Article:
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Telegram from Dr. Roland Smith to MLK

Friday, June 2, 1967
Atlanta, GA

Dr. Roland Smith congratulates Dr. King on being honored with a Doctor of Divinity Degree from Morehouse College.

A Tough Mind and a Tender Heart

New York, NY, EGYPT, ISRAEL

"A Tough Mind and a Tender Heart" by Dr. King discusses the importance of creating a synthesis of opposites and characteristics of one engaged in shrewd thinking with a loving spirit.

Letter from Harry H. Wachtel to MLK

Thursday, January 12, 1967
New York, NY

Mr. Wachtel informs Dr. King that a large donation made by Mrs. Ann Farnsworth is now available. Wachtel then asks Dr. King who is to send the acknowledgment.

Sin I and Sin II

Dr. King cites scripture in examining concepts of sin.

Expenses for Delegates

Kentucky (KY), Mississippi (MS), Alabama (AL), GEORGIA, Florida (FL), South Carolina (SC), North Carolina (NC), Virginia (VA), Texas (TX)

This detailed list breaks down the travel, registration and room costs for delegates of several Southern states throughout the country.

Letter from L. Hayne To Whom it May Concern

L. Hayne requires Dr. King, and only Dr. King, to endorse a check before he will accept it.

Letter from A. Philip Randolph to MLK about a Contribution

Thursday, March 9, 1967
New York (NY), New York, NY

In this letter A. Philip Randolph asks Dr. King for contributions needed to carry out the work of the National Advisory Committee On Farm Labor (NACFL). Randolph states, "NACFL stretches its limited funds far, but now at this critical point we must ask for your support".

Letter from Dora McDonald to Dolly Davis

Wednesday, February 27, 1963
New York (NY)

Dora McDonald informs Dolly Davis that Dr. King is absent from the city and they're looking forward to receiving the galleys to "the New World of Negro Americans" by Harold Isaacs.

Letter from MLK to Mr. Hugh D. Daugherty

Wednesday, February 14, 1968
Michigan (MI)

Dr. King, in this correspondence, took the opportunity to thank Mr. Hugh Daugherty for his contribution to SCLC. He apologized for the delay in response, due to receiving numerous mail, while at the same time being short staffed. Furthermore, the letter acknowledged that Mr. Daugherty's contribution assisted in helping SCLC staff focus on voter registration in the South and working in the ghettos of the North.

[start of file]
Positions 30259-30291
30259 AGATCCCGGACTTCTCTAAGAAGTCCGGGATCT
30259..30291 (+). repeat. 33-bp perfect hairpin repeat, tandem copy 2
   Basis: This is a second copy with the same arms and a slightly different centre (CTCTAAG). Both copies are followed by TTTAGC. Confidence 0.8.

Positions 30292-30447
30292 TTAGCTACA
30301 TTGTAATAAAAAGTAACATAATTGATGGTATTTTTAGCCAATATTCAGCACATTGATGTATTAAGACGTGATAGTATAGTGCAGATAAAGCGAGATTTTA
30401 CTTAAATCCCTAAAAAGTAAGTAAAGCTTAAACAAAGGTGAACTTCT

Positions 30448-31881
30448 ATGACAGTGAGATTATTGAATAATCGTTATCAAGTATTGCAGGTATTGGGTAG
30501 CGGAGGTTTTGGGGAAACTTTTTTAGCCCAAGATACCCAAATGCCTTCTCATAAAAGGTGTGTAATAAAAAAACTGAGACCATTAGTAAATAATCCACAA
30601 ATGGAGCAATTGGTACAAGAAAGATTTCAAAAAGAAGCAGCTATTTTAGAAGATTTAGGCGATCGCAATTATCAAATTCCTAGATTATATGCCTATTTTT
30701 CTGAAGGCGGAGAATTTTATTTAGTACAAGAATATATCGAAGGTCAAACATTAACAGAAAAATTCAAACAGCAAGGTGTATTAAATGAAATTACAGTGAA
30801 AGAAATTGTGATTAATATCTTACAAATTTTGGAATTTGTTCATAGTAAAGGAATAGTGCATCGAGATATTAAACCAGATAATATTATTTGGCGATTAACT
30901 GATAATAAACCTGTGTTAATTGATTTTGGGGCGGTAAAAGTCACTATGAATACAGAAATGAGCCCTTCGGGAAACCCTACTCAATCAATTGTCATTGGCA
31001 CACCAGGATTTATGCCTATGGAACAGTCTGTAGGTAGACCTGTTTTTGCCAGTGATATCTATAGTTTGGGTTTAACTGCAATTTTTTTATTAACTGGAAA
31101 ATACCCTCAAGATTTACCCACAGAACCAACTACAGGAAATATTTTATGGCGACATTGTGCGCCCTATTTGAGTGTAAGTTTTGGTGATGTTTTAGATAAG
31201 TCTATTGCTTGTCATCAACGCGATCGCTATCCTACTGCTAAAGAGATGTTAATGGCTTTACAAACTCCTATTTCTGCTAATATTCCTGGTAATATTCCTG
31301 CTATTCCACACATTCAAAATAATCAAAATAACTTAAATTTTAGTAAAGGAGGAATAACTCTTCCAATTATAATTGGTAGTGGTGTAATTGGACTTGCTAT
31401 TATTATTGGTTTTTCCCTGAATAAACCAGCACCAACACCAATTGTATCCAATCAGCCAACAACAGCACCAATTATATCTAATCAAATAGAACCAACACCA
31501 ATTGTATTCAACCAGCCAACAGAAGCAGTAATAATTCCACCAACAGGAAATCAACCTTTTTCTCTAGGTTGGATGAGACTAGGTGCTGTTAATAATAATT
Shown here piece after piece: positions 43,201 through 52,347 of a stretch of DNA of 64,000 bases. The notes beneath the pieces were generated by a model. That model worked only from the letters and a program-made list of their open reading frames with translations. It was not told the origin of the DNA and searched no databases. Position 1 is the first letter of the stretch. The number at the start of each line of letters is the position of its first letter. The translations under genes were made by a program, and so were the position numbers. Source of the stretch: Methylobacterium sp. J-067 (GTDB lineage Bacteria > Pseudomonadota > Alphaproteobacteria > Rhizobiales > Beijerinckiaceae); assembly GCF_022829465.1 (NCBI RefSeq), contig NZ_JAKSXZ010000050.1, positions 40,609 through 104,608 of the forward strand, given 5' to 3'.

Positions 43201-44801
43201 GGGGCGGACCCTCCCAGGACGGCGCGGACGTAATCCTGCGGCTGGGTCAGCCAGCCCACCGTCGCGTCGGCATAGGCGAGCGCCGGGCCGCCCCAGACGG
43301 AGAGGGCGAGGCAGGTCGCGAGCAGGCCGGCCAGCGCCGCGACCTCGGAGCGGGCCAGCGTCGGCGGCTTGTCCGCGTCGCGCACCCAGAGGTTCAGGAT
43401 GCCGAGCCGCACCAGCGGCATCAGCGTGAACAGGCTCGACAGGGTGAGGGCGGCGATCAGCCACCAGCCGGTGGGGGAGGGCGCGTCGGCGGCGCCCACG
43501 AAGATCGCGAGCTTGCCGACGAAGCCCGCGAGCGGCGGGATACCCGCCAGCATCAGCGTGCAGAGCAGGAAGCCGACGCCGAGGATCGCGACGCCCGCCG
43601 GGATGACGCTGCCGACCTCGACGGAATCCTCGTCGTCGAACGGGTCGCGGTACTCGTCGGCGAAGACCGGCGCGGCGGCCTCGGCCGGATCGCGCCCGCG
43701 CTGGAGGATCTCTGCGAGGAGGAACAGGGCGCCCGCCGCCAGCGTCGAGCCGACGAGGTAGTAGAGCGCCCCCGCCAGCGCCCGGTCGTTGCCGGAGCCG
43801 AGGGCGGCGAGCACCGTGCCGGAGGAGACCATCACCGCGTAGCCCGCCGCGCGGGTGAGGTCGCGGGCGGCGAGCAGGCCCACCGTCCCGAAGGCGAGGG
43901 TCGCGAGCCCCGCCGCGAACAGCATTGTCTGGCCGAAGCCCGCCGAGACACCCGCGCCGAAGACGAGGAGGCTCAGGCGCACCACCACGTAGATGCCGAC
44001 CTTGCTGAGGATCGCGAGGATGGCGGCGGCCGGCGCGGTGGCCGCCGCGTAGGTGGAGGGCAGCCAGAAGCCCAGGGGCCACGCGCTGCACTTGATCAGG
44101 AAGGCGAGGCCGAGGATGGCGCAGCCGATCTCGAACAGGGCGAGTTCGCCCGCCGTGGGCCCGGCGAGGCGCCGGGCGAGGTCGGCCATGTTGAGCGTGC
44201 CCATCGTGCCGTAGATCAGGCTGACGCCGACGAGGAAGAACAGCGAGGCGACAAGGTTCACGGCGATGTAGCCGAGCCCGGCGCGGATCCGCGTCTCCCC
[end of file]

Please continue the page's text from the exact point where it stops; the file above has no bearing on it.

Letter from MLK to Laura R. Daly

Tuesday, April 19, 1966
Alabama (AL), Birmingham, AL

Dr. King apologizes to Laura Daly for his delayed response and expresses his appreciation for her financial contribution. He states that the "new democracy" that has emerged in the south would not be possible without the moral and financial support from contributors such as Miss Daly. He discusses how there is still work to accomplish and the SCLC will continue their efforts in the freedom struggle.

List of SCLC Board Members

This document is a list of all board members of the SCLC.

Authoritarianism

Dr. King quotes William Pepperell Montague's "Ways of Knowing."

Letter from Anderson Davis to MLK

Thursday, October 3, 1963
West Virginia (WV), Georgia (GA), Atlanta, GA

Mr. Davis invites Dr. King to speak at West Virginia's Emancipation Proclamation centennial celebration. Mr. Davis informs Dr. King that the event is an opportunity to collect contributions for the Southern Christian Leadership Conference.

Letter from MLK to Maurine B. Neuberger

Wednesday, June 24, 1964
Washington, D.C.

Dr. King writes Oregon Senator Maurine B. Neuberger to express gratitude for her support of the Civil Rights Act of 1964.

Telegram from Mathew Ahmann to MLK

Thursday, November 2, 1967
Chicago, IL, Birmingham, AL, Illinois (IL), Alabama (AL)

The Director of the National Catholic Conference on Interracial Justice offers the support of his organization during Dr. King's imprisonment in Birmingham Jail.

Telegram from Joseph Lowery to Wyatt Walker

Friday, November 3, 1967
Birmingham, AL

Reverend Joseph E. Lowery writes to Reverend Wyatt Walker acknowledging his support of Walker's "sacrifice in behalf of freedom and justice for all."

Letter from Shinichi Oshima to MLK

Tokyo, Japan, JAPAN